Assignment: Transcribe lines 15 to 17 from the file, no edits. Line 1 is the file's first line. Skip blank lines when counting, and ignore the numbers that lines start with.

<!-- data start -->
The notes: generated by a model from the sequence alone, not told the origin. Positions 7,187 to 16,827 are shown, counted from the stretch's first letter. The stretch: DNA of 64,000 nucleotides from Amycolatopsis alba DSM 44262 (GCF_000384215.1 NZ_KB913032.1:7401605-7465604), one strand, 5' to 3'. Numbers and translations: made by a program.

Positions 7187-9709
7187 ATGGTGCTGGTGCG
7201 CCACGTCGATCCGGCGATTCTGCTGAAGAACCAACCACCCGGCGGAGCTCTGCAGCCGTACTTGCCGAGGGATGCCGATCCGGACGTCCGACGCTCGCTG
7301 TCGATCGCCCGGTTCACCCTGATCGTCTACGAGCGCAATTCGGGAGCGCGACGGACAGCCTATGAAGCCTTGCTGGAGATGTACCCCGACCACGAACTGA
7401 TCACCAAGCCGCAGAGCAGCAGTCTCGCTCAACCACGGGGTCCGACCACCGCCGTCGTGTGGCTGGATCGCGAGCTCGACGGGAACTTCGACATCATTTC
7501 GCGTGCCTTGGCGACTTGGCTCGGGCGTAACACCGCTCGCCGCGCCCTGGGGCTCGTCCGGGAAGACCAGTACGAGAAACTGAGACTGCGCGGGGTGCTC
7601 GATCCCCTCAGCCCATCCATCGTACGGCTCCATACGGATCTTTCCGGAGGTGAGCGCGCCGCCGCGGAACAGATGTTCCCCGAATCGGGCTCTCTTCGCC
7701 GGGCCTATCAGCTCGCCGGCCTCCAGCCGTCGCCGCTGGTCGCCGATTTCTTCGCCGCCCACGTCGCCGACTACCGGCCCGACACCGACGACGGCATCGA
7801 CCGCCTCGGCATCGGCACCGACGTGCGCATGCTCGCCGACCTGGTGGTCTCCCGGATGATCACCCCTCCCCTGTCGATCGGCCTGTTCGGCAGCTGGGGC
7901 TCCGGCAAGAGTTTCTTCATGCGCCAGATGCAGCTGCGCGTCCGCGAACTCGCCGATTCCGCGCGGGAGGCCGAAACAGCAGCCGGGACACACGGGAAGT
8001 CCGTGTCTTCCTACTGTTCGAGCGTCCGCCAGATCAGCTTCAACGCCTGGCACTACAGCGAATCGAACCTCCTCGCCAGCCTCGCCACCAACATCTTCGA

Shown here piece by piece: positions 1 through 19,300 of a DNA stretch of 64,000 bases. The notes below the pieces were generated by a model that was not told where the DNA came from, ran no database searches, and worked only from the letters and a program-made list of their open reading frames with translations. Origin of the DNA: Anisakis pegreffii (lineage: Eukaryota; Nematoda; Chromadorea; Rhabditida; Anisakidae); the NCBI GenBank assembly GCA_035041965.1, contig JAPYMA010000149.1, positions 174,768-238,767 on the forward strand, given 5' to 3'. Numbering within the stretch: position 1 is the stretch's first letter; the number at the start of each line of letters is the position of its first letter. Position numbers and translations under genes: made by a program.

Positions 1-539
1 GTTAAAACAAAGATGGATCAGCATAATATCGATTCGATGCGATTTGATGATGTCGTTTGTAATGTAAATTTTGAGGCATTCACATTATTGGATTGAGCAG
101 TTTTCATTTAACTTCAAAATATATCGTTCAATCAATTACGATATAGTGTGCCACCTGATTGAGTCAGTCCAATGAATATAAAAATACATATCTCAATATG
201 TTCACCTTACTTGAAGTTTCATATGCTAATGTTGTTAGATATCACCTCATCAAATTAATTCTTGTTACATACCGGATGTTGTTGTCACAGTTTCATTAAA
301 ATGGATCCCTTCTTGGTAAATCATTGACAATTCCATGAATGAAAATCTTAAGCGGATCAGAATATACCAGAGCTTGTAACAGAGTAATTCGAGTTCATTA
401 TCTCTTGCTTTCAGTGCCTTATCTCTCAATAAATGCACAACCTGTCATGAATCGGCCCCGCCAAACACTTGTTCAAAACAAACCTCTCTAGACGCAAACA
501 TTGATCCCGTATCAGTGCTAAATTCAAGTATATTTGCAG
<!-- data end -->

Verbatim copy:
1 GTTAAAACAAAGATGGATCAGCATAATATCGATTCGATGCGATTTGATGATGTCGTTTGTAATGTAAATTTTGAGGCATTCACATTATTGGATTGAGCAG
101 TTTTCATTTAACTTCAAAATATATCGTTCAATCAATTACGATATAGTGTGCCACCTGATTGAGTCAGTCCAATGAATATAAAAATACATATCTCAATATG
201 TTCACCTTACTTGAAGTTTCATATGCTAATGTTGTTAGATATCACCTCATCAAATTAATTCTTGTTACATACCGGATGTTGTTGTCACAGTTTCATTAAA